Paper No. 6
Presentation Time: 9:40 AM
THE MIDCONTINENT RIFT IN ONTARIO: A SHORT, BUT COMPLICATED TALE OF CRUSTAL SAGGING, SOFTENING, AND SPLITTING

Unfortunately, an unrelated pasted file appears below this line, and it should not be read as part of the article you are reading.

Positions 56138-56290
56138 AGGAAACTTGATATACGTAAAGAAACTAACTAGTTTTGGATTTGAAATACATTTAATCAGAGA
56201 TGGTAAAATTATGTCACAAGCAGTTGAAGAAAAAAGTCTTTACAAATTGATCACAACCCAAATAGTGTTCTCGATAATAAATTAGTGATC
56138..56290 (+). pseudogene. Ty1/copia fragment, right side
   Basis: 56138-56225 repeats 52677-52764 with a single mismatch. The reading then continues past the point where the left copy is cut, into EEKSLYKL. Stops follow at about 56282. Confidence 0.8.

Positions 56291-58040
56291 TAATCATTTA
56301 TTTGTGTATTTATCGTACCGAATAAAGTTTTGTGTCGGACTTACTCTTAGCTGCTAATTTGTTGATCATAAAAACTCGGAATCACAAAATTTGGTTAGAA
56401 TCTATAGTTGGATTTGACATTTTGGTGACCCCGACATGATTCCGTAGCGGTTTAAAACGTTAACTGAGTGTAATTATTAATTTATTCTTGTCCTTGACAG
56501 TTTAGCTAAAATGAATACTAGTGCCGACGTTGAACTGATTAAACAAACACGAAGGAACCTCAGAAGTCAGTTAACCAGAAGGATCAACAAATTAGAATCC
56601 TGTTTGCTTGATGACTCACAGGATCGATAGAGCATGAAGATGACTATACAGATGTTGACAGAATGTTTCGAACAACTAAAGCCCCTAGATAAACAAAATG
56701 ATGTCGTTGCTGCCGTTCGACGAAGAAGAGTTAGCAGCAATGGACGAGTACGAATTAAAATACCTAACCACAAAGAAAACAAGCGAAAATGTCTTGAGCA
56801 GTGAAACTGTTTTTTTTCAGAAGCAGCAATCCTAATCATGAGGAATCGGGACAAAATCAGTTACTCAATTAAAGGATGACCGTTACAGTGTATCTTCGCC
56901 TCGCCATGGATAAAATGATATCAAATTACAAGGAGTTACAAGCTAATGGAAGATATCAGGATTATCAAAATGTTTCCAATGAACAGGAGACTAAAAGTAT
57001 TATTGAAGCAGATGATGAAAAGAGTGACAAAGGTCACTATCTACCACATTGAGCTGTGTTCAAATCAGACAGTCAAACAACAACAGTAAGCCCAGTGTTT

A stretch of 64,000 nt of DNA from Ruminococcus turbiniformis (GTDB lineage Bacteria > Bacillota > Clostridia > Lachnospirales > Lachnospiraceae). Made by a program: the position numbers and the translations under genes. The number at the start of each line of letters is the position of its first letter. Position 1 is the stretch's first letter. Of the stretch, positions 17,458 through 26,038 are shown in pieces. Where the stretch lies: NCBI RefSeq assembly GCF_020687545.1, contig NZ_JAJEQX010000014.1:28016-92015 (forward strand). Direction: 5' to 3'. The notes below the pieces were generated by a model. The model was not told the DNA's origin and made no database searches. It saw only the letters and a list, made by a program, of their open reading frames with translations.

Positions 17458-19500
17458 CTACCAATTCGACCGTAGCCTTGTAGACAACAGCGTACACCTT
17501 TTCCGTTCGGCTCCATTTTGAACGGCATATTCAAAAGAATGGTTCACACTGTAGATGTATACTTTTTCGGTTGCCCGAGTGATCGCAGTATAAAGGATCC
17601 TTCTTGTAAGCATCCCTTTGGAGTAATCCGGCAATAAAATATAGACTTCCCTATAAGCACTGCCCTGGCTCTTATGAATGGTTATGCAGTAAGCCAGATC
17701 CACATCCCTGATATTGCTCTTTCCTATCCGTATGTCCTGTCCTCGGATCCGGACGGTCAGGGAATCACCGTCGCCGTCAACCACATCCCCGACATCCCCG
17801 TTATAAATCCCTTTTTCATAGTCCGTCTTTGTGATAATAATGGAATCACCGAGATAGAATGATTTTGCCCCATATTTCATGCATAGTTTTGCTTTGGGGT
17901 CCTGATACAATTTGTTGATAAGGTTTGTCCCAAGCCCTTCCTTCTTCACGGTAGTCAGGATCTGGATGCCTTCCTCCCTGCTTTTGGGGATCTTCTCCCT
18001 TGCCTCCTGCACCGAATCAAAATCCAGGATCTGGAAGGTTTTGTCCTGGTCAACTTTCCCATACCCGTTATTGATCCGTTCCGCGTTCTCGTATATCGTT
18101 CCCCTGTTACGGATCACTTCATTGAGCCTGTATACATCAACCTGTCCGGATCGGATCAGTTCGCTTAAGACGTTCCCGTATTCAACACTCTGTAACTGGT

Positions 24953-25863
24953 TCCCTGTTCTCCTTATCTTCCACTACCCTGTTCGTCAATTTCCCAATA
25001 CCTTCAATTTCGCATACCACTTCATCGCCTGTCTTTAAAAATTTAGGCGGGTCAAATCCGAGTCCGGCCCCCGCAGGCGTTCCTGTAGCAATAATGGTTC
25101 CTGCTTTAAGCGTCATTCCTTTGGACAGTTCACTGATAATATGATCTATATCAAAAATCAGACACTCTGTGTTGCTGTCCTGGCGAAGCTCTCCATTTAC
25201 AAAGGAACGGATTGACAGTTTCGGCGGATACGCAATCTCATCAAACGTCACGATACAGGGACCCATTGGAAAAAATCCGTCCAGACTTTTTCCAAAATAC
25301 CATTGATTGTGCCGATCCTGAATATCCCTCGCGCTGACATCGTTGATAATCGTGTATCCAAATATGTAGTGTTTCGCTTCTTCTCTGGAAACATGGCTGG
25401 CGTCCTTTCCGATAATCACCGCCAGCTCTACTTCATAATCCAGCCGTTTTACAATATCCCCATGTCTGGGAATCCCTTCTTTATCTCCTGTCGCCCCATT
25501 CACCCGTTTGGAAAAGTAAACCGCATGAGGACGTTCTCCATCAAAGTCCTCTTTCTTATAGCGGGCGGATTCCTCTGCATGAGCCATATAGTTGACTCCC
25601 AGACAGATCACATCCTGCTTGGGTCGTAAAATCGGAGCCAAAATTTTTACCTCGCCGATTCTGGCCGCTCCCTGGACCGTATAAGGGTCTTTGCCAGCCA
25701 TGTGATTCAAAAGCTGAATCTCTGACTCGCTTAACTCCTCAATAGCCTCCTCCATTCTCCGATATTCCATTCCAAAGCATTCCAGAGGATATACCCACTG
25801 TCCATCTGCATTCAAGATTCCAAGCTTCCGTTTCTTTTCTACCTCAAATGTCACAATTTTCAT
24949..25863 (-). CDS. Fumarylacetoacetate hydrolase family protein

William Logan first described the copper-bearing rocks of the Midcontinent Rift (MCR) in Ontario in 1863. Subsequent studies by a litany of researchers has lead to our current understanding of the MCR in Ontario, which comprises 4 main tectonic elements: 1) the volcanic and sedimentary rocks in and along the margin of Lake Superior, 2) the associated alkalic complexes, 3), the mafic and ultramafic intrusions centred on Lake Nipigon, and whether they represent a "failed arm" of the main rift, and 4) the interplay between the MCR and the Grenville orogen. Work in Ontario has tended to focus on the Lake Nipigon area, because of accessibility and mineral potential. Pre-conditioning of the Lake Nipigon area as the result of A-type granitic magmatism between 1535 and 1590 Ma, and deposition of the Sibley Group sediments, likely after 1450 Ma, may constitute an important fifth element. Study of the on-land portions of the MCR indicate the presence of an earlier period of magnetically normal, localized alkalic and mafic magmatism between 1150 and 1135 Ma, including the possibility of localized volcanism and sedimentation south of Armstrong. The bulk of the mafic and ultramafic rocks in the Lake Nipigon and Superior areas were emplaced in a short, magnetically reversed, internal between 1115 and 1100 Ma. Emplacement of alkalic intrusions, such as the Coldwell complex, as well as filling of much of the submerged part of the rift in Lake Superior, also occurred then. This was followed by a period of magnetically normal, waning mafic and felsic magmatism, between 1096 and 1085 Ma, that is preserved mainly along the Lake Superior shore. Several pieces of evidence call into question the viability of the "failed arm" model. These include the fact that most north-trending dikes east and west of Lake Nipigon belong to the 2121 to 2100 Ma Marathon dike swarm, the lack of any thickening of the sills toward the centre of the basin or spectrum of ages across the basin, and the apparent continuity of major Archean structures across Lake Nipigon. MCR magmatism occurred during a hiatus in Grenville orogenesis from 1150 to 1090 Ma. Although the 2 events may not be directly related, heating of the lower crust in the Great Lakes region during MCR magmatism resulted in the ductile character of Grenvillian deformation between 1080 and 1040 Ma.